The Lawyer Asia Pacific 150 is the only research report to provide a ranking of the top 100 independent local firms and top 50 global firms in the region. The report offers critical review of some of the fastest growing firms and their strategies, a country-by-country guide to leading legal advisers and legal services market trends, plus exclusive insight into the current business development opportunities in the Asia Pacific. Read more
This year, The Lawyer’s annual ranking of the largest UK law firms by turnover is available as an interactive, digital benchmarking tool. For the first time this will allow you to manipulate each data set against the metrics of your choice.
The European Comm-ission (EC) last month fined eight pharmaceutical companies g855.22m (£533.26) for their involvement in a vitamins cartel.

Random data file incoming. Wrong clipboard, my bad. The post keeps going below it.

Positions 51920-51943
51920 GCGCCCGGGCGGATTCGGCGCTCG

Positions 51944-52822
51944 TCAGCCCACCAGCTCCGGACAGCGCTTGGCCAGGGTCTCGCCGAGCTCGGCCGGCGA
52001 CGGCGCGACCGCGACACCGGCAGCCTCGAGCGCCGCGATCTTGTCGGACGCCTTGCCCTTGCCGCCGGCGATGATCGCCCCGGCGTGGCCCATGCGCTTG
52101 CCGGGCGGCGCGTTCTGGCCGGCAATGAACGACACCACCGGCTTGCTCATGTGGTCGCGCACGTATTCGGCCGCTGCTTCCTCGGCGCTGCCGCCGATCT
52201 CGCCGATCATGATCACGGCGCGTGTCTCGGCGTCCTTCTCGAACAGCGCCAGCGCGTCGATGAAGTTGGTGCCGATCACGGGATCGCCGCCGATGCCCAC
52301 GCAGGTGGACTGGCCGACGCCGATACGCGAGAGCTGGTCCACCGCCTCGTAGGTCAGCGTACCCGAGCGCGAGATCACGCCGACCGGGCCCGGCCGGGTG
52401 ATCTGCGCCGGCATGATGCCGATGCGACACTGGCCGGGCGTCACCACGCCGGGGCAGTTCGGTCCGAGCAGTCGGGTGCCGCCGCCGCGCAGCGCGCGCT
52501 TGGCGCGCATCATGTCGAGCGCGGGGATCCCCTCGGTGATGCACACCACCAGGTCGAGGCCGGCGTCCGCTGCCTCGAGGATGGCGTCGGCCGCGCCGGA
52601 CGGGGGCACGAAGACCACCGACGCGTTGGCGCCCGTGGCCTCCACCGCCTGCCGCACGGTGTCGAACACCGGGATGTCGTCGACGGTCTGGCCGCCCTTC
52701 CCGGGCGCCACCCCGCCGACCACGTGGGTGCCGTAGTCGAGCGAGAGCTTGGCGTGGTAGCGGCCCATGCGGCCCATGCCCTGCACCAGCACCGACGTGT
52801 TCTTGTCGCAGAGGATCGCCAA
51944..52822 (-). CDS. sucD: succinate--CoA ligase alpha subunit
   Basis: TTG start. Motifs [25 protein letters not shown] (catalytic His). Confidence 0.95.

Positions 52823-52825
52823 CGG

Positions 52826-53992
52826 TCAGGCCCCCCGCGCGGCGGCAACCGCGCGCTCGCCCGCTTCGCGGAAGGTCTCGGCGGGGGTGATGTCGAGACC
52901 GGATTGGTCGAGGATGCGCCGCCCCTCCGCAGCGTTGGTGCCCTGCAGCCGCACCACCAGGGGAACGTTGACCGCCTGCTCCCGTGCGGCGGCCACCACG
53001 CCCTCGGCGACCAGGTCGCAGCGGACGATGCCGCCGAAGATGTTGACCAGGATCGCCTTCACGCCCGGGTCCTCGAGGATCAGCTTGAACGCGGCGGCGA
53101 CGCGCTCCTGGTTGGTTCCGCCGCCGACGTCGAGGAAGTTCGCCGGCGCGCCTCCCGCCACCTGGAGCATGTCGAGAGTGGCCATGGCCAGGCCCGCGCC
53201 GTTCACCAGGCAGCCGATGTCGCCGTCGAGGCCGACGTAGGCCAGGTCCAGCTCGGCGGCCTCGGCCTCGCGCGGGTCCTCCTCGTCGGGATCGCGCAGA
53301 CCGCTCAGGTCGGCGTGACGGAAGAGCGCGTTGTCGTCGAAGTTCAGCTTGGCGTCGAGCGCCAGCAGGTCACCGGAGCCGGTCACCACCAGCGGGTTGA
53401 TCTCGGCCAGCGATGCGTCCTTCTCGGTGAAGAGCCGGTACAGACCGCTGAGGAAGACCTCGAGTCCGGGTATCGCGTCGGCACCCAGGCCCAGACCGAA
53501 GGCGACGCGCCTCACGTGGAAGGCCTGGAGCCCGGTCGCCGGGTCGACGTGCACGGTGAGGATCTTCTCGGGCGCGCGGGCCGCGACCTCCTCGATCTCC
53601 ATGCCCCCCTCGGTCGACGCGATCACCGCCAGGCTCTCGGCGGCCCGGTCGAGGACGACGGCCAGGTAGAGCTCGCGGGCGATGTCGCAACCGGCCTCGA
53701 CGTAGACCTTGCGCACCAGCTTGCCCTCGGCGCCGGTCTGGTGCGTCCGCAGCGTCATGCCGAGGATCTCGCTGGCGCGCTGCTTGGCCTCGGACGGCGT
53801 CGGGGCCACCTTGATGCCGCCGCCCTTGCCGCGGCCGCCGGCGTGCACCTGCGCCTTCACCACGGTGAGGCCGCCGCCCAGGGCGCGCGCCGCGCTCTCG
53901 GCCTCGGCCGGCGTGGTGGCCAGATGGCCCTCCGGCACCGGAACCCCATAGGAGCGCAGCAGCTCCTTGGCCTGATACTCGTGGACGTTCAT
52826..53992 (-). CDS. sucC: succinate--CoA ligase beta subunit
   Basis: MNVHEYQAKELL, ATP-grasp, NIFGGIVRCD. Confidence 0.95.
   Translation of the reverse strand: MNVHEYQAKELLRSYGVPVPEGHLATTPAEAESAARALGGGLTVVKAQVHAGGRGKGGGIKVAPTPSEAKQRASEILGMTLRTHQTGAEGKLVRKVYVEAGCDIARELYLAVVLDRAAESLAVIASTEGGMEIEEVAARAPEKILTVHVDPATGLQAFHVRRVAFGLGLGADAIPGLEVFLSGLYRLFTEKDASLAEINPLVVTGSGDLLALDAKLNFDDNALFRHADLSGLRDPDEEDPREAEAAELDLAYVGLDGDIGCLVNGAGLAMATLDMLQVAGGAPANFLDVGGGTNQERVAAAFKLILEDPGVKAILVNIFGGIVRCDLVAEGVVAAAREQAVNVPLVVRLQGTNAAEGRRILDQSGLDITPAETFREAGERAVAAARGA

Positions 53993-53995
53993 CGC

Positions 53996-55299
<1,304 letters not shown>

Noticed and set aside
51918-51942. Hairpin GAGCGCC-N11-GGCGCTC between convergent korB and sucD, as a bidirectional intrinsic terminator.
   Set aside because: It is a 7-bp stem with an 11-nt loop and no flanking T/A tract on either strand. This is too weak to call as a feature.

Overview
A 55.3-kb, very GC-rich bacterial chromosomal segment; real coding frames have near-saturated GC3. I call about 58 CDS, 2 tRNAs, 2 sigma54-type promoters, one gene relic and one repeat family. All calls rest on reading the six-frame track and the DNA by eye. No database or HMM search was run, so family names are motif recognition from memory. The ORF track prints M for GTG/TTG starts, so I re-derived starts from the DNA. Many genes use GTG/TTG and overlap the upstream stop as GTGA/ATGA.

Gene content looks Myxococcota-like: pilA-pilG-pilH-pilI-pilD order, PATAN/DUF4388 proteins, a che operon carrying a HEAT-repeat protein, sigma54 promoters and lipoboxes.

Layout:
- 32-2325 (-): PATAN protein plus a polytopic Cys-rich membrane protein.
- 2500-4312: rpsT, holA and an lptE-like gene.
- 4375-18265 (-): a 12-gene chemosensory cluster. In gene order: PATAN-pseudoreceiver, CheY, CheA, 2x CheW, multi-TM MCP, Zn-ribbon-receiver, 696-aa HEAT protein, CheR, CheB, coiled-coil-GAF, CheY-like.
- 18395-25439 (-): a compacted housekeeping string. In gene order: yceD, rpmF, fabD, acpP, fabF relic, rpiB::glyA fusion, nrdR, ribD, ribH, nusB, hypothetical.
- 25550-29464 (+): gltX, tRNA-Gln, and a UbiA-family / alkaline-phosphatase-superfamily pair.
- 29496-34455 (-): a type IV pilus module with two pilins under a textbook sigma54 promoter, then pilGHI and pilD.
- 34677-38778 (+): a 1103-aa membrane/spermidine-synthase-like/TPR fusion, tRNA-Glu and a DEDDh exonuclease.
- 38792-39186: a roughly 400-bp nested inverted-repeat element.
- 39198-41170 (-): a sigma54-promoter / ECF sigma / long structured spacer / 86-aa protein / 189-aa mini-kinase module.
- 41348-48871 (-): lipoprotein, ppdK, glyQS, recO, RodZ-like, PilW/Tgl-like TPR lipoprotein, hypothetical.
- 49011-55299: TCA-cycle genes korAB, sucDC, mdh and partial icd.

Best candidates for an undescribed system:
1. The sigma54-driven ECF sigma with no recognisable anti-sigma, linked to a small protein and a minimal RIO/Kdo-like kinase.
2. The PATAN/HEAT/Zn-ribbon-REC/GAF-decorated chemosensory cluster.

US firm Jones Day Reavis & Pogue, though, secured immunity for its client Aventis, which blew the whistle on other cartel members. This is the first time that the EC has ever been so lenient to an informant. Aventis is a longstanding client of the Jones Day corporate department. The firm handled the US investigation into vitamin price-rigging, which also featured Aventis as the whistleblower. Having set the ball rolling in the US, Aventis consulted Jones Day in Brussels before approaching the EC with evidence. Under the Leniency Notice, a company that cooperates can be given full immunity from fines. However, unlike in the US, the EC need not make a decision on how to reward whistleblowers until the end of the investigative process. In this case, Aventis approached the EC just before May 1999, but cooperated under the shadow of financial sanctions until the regulator's decision was announced last week. Lead partner on the Jones Day team Bernard Amory said: "Two years is a relatively long period, and at the time you wonder whether it's really worth doing it. But we were very hopeful because the commission wants to give more credibility to the leniency programme, and over the last couple of months it was indicating that we'd get total immunity." Jones Day took a justified gamble that, once Aventis had blown the whistle in the bigger US case, it might as well get in first in Europe and reap the benefits of a change in EC policy. The EC has now clearly set out its stall for the future. Competition Commissi-oner Mario Monti said: "The fact that the commission has granted for the first time a total exemption of fines to a company illustrates its willingness to grant companies that actively cooperate at the earliest stage a unique opportunity to get off the hook. Those companies that do not seize this chance must be aware of the responsibilities they face." The EC has made fighting cartels a priority. Not only is it pumping new resources into the Competition Directorate and attempting to cut out the man-hours spent on routine merger filings, but it is also considering even more leniency for whistleblowers. A draft notice is under consideration, which if implemented will mean that whistleblowers will be told whether or not they get immunity within a matter of days of approaching the EC with incriminating evidence.